Monday 19 February 2024

Lil' Guardsman Review (Switch)


A good few years ago we reviewed a game by the name of Papers Please, which put players in the role of a check point operator with an ever-increasing number of tools at their disposal to judge who to let through. Lil’ Guardsman follows the same sort of scenario; all be it in a much more light-hearted and fantasy-based way.

The story follows the daughter of a guardsman who is asked by her father to take over the position as he needs to go out and bet on a local goblin ball game. With each passing day Lil finds herself operating the post again for various reasons and making judgments about who should be allowed into the kingdom.

Throughout the day creatures arrive and you’ll need to use your various tools and judgment to decide what their intentions are. You have five main tools – an X-ray machine, a whip, truth spray, metal detector and a decoder ring. The tools are all powered by crystals though so choosing what to use and when is key to getting all the information you need. You can also confiscate items from people which can then be used later and a phone where you can ring up a number of the kingdoms important residents to get advice.

To add challenge, each day comes with a host of rules and edicts to adhere to. These may range from simple things such as saying ‘no goblins today’ to more complex warnings about people in disguise or revolutionaries trying to make their way through. It all works remarkably well, and you never feel too overwhelmed.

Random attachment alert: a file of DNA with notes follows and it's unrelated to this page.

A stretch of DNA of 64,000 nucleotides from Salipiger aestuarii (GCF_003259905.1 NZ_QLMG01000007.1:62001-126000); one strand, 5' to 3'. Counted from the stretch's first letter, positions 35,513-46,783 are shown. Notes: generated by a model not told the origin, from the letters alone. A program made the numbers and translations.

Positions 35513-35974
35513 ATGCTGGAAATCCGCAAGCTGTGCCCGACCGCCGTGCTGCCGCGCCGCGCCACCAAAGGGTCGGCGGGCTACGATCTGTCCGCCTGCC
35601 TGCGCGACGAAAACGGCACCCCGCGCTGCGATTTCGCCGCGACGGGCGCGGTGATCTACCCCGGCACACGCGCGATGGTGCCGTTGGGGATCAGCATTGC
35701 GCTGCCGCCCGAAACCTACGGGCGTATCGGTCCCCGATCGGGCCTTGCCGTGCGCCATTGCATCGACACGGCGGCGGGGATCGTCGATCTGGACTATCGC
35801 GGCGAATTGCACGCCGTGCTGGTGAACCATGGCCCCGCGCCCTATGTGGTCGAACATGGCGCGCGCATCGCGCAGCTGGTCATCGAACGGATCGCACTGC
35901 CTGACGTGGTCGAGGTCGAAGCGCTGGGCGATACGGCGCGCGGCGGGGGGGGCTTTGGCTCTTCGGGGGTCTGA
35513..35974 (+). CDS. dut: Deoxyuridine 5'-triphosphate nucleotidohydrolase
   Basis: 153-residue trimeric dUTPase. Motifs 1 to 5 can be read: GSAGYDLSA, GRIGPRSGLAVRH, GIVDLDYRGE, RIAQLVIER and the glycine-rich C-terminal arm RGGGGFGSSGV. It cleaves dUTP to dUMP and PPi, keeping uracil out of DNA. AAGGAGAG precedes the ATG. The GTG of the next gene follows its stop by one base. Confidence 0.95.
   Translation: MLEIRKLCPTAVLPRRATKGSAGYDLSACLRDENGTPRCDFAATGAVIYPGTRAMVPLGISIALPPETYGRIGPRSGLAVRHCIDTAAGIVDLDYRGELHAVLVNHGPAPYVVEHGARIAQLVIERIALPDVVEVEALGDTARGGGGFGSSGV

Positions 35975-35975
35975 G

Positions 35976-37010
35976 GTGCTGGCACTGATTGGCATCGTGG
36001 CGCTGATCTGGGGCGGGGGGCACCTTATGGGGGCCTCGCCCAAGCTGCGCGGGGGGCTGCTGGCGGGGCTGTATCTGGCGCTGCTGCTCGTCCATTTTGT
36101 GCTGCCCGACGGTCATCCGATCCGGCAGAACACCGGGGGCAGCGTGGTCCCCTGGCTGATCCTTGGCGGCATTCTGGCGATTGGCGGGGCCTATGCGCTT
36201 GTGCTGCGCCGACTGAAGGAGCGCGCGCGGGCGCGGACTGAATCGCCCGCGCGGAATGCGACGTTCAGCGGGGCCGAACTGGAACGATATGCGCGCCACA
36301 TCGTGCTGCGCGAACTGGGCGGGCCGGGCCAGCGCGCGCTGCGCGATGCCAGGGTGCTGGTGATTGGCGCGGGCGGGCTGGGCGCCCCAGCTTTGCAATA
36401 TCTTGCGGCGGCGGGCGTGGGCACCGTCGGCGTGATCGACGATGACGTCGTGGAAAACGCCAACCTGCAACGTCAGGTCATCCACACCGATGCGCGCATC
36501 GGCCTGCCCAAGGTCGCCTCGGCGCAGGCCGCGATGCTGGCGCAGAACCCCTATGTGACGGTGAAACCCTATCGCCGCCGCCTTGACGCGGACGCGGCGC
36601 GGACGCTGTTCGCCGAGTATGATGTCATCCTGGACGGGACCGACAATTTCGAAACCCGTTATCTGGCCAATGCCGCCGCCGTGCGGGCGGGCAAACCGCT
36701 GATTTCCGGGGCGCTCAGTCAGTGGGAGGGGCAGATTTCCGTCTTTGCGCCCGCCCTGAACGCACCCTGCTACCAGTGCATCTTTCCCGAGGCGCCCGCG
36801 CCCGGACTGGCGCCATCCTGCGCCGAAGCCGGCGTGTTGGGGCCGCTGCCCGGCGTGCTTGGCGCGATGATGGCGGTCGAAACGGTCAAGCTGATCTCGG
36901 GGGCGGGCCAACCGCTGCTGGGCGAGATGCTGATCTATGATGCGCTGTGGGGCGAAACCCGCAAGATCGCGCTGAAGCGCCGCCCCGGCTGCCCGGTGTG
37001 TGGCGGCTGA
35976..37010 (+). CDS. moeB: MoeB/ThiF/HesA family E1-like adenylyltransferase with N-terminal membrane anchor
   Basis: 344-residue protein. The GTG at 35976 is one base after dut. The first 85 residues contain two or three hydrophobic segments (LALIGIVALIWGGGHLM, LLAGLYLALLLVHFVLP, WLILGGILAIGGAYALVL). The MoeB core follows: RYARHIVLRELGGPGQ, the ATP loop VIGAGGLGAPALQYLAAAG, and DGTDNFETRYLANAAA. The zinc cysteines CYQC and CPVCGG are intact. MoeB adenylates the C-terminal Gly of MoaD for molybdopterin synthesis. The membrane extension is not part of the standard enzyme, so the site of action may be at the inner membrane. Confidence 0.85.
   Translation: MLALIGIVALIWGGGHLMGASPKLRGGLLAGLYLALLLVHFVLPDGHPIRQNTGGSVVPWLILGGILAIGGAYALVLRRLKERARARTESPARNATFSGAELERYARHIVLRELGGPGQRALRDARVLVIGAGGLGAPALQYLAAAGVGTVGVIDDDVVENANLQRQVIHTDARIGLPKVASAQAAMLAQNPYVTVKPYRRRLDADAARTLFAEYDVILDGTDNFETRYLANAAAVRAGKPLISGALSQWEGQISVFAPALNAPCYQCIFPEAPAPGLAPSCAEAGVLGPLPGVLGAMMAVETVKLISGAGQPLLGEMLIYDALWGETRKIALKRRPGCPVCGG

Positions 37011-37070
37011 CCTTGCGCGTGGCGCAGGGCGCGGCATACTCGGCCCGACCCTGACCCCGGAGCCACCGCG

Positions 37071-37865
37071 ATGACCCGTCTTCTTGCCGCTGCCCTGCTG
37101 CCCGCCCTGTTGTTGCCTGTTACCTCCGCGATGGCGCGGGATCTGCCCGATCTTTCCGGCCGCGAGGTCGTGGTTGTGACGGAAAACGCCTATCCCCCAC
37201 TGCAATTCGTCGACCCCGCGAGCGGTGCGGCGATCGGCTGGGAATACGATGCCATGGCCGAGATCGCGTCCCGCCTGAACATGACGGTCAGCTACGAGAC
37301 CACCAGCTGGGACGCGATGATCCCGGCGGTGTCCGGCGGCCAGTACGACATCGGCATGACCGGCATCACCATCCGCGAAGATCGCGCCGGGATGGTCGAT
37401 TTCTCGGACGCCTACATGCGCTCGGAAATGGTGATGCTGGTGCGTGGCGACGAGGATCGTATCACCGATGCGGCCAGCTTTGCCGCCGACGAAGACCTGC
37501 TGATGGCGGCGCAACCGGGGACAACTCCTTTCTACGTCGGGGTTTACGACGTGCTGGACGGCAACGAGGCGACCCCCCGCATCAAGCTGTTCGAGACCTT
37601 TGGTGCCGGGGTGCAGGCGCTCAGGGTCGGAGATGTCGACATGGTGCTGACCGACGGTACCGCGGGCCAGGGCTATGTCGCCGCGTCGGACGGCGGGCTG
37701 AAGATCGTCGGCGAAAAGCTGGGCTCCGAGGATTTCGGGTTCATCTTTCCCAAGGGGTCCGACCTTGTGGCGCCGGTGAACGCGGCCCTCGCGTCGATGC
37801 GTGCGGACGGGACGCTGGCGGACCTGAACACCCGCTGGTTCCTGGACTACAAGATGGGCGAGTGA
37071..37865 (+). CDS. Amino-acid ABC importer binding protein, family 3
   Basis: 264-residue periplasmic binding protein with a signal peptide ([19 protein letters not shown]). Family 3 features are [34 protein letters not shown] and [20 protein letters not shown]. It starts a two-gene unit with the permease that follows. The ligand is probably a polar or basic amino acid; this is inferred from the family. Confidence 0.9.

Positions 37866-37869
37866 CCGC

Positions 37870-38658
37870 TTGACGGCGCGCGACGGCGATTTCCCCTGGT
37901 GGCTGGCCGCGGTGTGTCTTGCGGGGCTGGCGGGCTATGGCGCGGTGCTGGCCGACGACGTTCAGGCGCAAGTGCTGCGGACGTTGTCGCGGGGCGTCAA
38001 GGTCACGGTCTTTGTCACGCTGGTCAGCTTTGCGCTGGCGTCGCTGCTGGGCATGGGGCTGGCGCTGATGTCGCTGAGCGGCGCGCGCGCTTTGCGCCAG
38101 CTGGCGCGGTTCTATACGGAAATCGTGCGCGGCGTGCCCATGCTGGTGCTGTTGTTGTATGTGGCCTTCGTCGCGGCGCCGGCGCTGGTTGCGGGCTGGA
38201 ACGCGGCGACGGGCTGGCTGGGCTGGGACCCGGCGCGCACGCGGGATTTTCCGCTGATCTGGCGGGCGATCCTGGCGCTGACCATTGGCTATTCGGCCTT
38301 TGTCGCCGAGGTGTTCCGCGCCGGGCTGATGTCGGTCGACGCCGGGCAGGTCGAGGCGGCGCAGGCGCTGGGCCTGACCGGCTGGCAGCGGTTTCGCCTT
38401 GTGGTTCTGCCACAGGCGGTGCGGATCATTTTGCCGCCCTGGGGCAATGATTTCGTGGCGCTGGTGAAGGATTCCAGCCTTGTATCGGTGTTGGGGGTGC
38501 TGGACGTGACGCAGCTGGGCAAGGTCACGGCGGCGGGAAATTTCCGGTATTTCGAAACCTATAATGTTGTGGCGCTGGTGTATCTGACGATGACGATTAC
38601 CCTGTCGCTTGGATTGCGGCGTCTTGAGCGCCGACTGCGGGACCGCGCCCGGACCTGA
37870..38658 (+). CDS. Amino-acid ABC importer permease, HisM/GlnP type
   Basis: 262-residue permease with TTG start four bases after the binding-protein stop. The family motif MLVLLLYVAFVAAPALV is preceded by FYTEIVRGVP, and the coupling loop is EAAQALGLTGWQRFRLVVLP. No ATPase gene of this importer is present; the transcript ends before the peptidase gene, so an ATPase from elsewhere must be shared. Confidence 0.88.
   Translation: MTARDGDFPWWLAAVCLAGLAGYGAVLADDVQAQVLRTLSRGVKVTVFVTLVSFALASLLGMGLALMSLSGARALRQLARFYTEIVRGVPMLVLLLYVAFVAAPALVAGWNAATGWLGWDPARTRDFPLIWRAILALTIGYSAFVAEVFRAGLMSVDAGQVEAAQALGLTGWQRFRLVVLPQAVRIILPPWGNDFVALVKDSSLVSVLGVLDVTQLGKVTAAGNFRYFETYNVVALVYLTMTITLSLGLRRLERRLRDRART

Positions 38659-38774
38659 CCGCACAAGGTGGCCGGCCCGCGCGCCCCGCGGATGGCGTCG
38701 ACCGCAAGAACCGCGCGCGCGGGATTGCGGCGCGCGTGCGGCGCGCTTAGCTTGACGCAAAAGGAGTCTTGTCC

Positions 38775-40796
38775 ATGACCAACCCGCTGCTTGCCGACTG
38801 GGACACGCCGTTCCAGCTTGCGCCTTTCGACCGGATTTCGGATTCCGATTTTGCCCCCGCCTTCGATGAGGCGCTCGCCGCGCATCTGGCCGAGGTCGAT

The slightly undercooked part of the game comes in the form of a time machine which you acquire early on. Its basic use is to allow you to rewind time if you get something fatally wrong. This does remove serious threat from the game, but it works as a story focused point and click adventure with each person acting as an individual puzzle to solve so it’s not going to hinder your enjoyment. You can also go back and start the game from the beginning of each day as well if you want to really hunt for the maximum rating for each level.

Speaking of the rating, it is a bit confusing to start with how you get the best score for each person. We assumed it was making the correct decision as quickly as possible by using the least tools but often that is not the case. Much of the time you get a higher score from finding out the most information. At the end of each day, you’ll then get a summary of how you did and what each person went on to do once they had made their way into the kingdom.

Occasionally you’ll also get to wander around when you have finished your shift and visit various other locations. There isn’t much to do at these apart from speak to people but it’s a welcome change of pace and allows you to catch up with a few of characters you have allowed in, as well as understanding what’s going on in the kingdom as the story continues to unfold.

Overall, Lil’ Guardsman is a fun, if slightly light weight, take on the point and click genre. There are still ideas left to explore for this sort of check point sub-genre and much of the game works very well. There are a few moments when it becomes a bit of a drag and a bit more guidance from the start about score would be welcome, but this is a well put together game that is full of charm and it’s hard to see anyone really disliking.

Overall 8/10

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